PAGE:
The impetus and the drive [for the shows] is definitely evolving. I’m realizing that most people do not have a lot of money right now or they’re struggling either because they’ve been laid off or they’re battening down the hatches for however long. But while people might not have monetary resources, they might have items that other people would find incredibly valuable. So, what I’m trying to do now is find organizations that need non-monetary donations. A perfect example is the Aurora Commons in Seattle, which is in desperate need of tents and sleeping bags because a lot of people that come into the Aurora Commons are being turned away from shelters and hotels. In a perfect world, we would give these people actual housing. But until that political will is there and this crisis has been seen through, we need to get people something over their heads.
So, being able to go out into the community and say, “Hey, if you have an extra tent, if you have a sleeping bag that you’re not using, you can drop it off at this address. This is something you can do.” I think a lot of people right now – I think that the barrier to altruism for a lot of people is just knowing where to start. People just want to be told what to do: What can I do? Give me something to do! If you lay out 5,000 charities in front of them and they all say they need something, then that’s difficult to start. But if somebody says, “Hey, if you have a can of beans, drop it off at this address.” Then people will say, “I can do that. I can make that happen.”
Speaking of trading skills, I wonder what doing the digital concerts does for your fans and for your own self internally?
I can speak of it in grandiose terms about what I feel I’m giving back to the community, but at the same time, the main motivations for this is that it’s giving me something to do everyday, as well. This is giving me a focus. Because as a songwriter, I require a healthy balance between social interaction and alone time, you know? I need to be out in the world, seeing the world and being around people and observing because that’s where so much of my material comes from. When that is removed from the equation, it’s very difficult for me to just sit at home and write songs all day. Because there’s nothing coming in, there’s little experience happening that is anything other than this particular brand of isolation. So, for me, selfishly, this is giving me a focus everyday to where I can say, “Okay, what are my plans every day? I’m going on Instagram. Okay, this person wants to hear that song? Okay, I can figure that out.” Of if someone wants to hear a cover by another person, it’s like, “Yeah, fuck it, I’ll do that!” It gives me a place to be and a thing to do every day and that’s been incredibly valuable for my own sanity.
Have you had any discussions with musicians or label people or band mates about other innovative ways to pass the time or connect with fans?
There is some technology out there that allows people to collaborate together but I’m leery of its ability to work through the interface that I’m using because I’m using an interface that is broadcasting to both Facebook and YouTube at the same time. I’m a little bit leery to bring in another component that might glitch out the experience for people at this point.
But I’m noticing a lot of people doing a lot more AMA’s and putting up weird covers, just giving people something. I think, for me – I’m 43. I’m kind of the tail end of the social media generation. I kind of missed it. But I’m active on some of these platforms. But it really wasn’t a part of my life until I was in my late 30’s. Young people use social media in a much more transparent and open way than I would ever dream of using it. There’s the joke about people over share or how celebrities or musicians or artists are constantly on social media posting about what they’re eating or what shirt they just got. That stuff always makes me roll my eyes – like, why are people so obsessed with using this format to this extent!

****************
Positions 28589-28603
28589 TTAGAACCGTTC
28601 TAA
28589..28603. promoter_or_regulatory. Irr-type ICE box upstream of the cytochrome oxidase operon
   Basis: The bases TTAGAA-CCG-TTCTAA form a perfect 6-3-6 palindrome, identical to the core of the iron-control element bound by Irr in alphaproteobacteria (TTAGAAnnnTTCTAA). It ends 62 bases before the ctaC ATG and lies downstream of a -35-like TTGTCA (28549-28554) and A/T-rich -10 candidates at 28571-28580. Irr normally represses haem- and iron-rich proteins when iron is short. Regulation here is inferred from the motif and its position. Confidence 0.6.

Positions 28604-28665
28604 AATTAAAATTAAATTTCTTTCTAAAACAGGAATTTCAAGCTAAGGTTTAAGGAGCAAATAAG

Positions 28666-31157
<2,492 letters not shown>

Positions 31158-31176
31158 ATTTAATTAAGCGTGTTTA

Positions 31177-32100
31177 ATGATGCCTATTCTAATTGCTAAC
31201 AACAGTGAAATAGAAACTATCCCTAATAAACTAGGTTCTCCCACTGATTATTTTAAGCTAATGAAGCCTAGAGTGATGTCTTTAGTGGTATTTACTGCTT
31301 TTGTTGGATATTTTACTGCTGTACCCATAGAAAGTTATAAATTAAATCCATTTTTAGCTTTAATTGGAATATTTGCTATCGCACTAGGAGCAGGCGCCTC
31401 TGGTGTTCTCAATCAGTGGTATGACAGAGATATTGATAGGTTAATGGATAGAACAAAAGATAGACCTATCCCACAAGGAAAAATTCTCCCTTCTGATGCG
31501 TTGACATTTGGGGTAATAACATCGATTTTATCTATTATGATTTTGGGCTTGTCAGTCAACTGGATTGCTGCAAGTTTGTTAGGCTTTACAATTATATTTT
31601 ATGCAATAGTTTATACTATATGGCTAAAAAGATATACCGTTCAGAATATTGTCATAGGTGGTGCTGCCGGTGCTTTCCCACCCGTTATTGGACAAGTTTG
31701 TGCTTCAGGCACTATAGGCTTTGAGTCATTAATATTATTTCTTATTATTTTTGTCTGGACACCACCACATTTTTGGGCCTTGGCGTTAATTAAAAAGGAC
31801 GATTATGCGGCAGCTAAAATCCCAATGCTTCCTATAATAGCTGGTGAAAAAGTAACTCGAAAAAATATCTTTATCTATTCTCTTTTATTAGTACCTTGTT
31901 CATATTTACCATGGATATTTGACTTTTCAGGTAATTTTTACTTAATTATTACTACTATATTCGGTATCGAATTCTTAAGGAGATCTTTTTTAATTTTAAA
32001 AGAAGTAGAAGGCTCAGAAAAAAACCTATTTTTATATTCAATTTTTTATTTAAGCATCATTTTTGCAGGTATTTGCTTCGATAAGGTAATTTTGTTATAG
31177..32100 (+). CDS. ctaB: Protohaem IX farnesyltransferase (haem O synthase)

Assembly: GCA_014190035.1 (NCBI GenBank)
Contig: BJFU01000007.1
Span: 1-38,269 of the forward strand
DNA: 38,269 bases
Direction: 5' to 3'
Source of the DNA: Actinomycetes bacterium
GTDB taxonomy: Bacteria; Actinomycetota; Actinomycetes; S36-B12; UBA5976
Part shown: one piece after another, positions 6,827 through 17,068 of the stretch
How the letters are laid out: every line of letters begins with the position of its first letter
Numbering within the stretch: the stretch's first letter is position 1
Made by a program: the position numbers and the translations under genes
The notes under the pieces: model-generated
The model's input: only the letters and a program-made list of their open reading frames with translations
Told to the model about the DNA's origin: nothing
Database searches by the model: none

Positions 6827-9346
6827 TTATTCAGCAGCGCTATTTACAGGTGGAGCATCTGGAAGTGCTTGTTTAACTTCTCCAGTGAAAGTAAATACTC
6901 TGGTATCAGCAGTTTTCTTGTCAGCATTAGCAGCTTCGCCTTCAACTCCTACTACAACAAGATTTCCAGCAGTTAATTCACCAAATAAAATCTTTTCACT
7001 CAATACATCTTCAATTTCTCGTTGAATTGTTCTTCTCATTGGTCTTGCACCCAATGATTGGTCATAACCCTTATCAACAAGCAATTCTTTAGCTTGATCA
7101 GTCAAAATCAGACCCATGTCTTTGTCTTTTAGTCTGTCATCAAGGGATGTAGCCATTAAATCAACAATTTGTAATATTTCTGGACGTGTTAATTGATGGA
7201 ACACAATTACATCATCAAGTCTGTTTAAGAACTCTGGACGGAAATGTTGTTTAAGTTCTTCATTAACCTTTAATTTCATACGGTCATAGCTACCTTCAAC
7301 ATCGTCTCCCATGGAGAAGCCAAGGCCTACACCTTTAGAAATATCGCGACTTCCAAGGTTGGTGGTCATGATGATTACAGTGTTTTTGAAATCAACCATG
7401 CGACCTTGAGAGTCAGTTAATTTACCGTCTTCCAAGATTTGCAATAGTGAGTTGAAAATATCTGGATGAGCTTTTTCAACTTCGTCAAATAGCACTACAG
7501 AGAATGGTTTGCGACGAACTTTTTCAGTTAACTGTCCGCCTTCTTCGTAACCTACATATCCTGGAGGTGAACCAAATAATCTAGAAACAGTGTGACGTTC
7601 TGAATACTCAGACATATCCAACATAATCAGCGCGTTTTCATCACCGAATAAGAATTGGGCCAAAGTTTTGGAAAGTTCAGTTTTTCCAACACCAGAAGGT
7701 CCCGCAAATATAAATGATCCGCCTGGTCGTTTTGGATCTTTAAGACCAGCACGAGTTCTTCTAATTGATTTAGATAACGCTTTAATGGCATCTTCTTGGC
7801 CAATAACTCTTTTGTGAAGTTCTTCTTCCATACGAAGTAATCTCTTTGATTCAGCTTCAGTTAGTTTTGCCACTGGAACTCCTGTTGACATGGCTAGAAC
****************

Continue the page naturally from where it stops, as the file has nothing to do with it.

But this is one of those opportunities now where I’m really glad that we have this. Most of the time, I’m cursing people’s obsession with social media. But I’d like to hope that in what I’m doing and what a lot of other artists are doing, we’re using this platform for the one of the possible uses of it. That when people were selling these platforms to the world, these were the kinds of things that they were maybe hoping they would get used for. Rather than for, say, election fraud or misinformation or Nazi propaganda. This is, thankfully, an opportunity to use these platforms for good. In this case, I’m glad that they exist.
Do you think bands might not play in front of audiences for a long time?
You know, I don’t think that it’s worth extrapolating too far into the future right now. We have no idea where we are in this curve right now. It is equally possible that within a couple months we might be back to some semblance of normality. As it is six months from now, we will still be reeling from this. We just have no way of knowing. To predict what the future is going to look like is not something I can give much brain space to right now. I will say that I think at this point right now, it’s doing my heart well to see how much people are opening themselves up to being vulnerable in a way that maybe they haven’t felt comfortable doing beforehand.
Do you have any music recommendations for people stuck at home?
I’ve been listening to a lot of ambient, neo-classical stuff. There’s an act from Portland called Eluvium. My favorite record is the one called Talk Amongst the Trees and it’s a very pastoral, ambient, looping, droning kind of stuff. And he has a new record out called Virga 1 that just came out a couple weeks ago that I’m really enjoying. I listen to a lot of music but right now I’m finding the way that something like Eluvium or a band like Stars of the Lid, which doesn’t exist anymore but is one of my favorite bands, or Winged Victory for the Sullen, which is a band that includes a guy from the Stars of the Lid – the way that these pastoral, beautiful, droning, tonal, ambient music is just filling space in our house in a way that feels almost spiritual. It’s like the kind of music that I think some people put on to ignore or that they want something on but they don’t want to listen to anything. But, for me, I’m just really finding solace in the patterns and the drone and the feeling of being surrounded by relatively a-tonal music. It’s filling space in a way that I really need right now.